True Religion

August 19, 2008 at 10:17 am (A Slice of Life, Vignettes) (, , , )

When Nathaniel went to Tulsa last summer to “prepare a place” for me to join him when we were married, he moved in next door to a woman named Evelyn who had lost her husband of 57 years just one week earlier.  Nathaniel was able to help her and pray with her during that first month or so of grieving.  She took him in as if he were her own son. 

 

Once we were married and I joined Nathaniel in our new home, I got to know Evelyn, and she quickly adopted me as well.  Being a new wife in a new city knowing only one family within 100 miles, this lovely widow and I became fast friends.  We’d go for walks on our street, clip coupons and go on lunch dates every once in a while, or just sit in her living room and watch the birds fly around outside.  God’s timing in placing us next door to Evelyn was amazing—she had just lost her husband, and I had just gained mine.  She treasured my joy and excitement being newly married, and I had the opportunity to learn from her experience.  We encouraged each other in the Lord.

 

Hanging out with a 78 year-old was new territory for me.  At college I spent most of my days surrounded by people my age.  I’d been thinking about the verse in James that says “True and undefiled religion in the sight of our God and Father is this:  to visit orphans and widows in their distress, and to keep oneself unstained by the world.”  I realized that most of my Christian life had been focused on avoiding the stains of the world, and that I’d pretty nearly neglected the part about caring for those in need. I suppose God decided it was time for me to learn to love—to catch a glimpse of what it’s like to practice true religion—so He put me next door to a needy widow!  It amazed me how much it meant to her that I would come and visit her every few days.  On more than one occasion I got to hold her hand while she cried.  She would repeatedly tell me that the Lord Jesus was the only one keeping her going since her husband died.  And she told me she didn’t know where she’d be without friends like Nathaniel and I.  Indeed, I’d been missing out on real joy and real love when I was in college just doing my thing, having good, clean fun with my Christian friends.  God has taught me so much through Evelyn.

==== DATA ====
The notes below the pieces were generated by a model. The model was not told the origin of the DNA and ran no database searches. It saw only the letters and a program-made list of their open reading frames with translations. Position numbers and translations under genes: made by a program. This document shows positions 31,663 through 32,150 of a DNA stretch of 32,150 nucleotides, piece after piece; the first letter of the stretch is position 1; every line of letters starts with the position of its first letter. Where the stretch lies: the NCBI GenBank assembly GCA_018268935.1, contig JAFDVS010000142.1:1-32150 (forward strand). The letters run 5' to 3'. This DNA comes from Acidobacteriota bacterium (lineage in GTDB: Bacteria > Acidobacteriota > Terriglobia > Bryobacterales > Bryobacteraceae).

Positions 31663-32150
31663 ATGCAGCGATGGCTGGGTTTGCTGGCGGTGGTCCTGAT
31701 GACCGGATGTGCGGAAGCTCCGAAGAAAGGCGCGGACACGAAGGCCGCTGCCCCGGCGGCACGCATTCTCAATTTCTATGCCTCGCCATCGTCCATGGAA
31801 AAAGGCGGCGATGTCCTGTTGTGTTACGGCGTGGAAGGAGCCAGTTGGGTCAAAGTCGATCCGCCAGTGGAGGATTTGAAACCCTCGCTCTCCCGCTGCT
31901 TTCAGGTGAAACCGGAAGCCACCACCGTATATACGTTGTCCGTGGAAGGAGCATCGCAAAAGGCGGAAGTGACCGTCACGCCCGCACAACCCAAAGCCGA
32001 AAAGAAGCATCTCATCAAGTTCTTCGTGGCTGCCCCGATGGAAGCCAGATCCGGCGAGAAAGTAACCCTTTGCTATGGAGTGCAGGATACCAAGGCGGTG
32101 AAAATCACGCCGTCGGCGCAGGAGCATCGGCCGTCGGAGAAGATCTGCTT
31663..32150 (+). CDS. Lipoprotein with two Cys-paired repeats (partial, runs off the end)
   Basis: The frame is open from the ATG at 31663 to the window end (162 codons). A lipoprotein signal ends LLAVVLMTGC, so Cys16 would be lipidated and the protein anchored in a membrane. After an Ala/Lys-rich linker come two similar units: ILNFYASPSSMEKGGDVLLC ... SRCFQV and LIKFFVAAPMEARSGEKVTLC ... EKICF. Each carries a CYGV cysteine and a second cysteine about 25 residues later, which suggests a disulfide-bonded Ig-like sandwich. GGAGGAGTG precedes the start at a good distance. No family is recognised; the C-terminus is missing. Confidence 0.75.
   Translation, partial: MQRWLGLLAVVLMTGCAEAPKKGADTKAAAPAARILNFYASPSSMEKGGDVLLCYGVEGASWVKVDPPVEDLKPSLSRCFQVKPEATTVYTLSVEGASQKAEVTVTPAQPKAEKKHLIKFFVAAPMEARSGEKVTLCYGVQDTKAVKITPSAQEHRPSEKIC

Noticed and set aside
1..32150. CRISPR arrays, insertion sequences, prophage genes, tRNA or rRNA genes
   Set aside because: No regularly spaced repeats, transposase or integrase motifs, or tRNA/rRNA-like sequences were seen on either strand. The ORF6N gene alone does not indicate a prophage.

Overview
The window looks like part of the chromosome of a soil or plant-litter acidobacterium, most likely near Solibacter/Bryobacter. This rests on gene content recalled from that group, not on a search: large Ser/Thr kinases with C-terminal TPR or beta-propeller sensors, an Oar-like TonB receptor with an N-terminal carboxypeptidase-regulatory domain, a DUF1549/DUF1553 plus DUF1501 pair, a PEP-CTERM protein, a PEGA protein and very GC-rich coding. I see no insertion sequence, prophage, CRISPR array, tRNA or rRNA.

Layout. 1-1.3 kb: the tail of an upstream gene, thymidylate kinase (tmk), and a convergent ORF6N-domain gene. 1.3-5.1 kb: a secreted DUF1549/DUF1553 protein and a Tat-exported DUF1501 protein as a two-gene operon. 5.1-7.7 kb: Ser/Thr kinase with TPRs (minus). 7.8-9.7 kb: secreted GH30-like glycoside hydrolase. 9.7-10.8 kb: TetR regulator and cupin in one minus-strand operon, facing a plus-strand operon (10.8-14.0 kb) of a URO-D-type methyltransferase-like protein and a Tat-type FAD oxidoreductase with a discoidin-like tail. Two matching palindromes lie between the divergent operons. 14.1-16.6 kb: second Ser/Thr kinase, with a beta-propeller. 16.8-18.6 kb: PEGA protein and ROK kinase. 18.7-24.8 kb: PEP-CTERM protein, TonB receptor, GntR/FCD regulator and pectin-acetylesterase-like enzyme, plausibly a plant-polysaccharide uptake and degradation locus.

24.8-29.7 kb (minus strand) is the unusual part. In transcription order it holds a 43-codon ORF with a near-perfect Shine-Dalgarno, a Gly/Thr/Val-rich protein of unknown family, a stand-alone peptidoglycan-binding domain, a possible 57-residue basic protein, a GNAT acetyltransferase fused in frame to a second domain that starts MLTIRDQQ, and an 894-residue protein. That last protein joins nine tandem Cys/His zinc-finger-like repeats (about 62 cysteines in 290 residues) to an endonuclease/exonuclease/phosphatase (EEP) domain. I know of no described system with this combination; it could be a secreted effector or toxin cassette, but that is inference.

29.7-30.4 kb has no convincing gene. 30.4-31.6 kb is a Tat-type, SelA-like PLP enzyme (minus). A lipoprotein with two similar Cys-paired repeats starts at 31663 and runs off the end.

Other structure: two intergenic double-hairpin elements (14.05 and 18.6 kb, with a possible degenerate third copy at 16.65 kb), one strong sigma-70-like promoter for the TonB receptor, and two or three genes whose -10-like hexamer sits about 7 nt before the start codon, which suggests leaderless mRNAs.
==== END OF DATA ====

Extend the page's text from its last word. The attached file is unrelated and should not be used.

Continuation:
Eight months or so after I’d gotten to know Evelyn, her health took a turn for the worse.  She couldn’t manage her home by herself, and so her family moved her to a nursing home, where she’s been for about 4 months now.  When she got into the nursing home, she was capable of dressing and feeding and cleaning herself.  She was perfectly autonomous—she only needed supervision so that someone could help her in case she fell.  I’ve continued to visit her frequently, and it’s been a great blessing.  But it’s also been hard to see.  She has gradually lost all the abilities she had when she moved in to the nursing home.  Her eyesight is failing, she can no longer walk nor feed nor dress herself.  She has trusted in Jesus all this time, and has had a remarkably cheerful attitude.  There are times she’s prayed for me and brought tears to my eyes.  But physically, she’s slowly slipping away.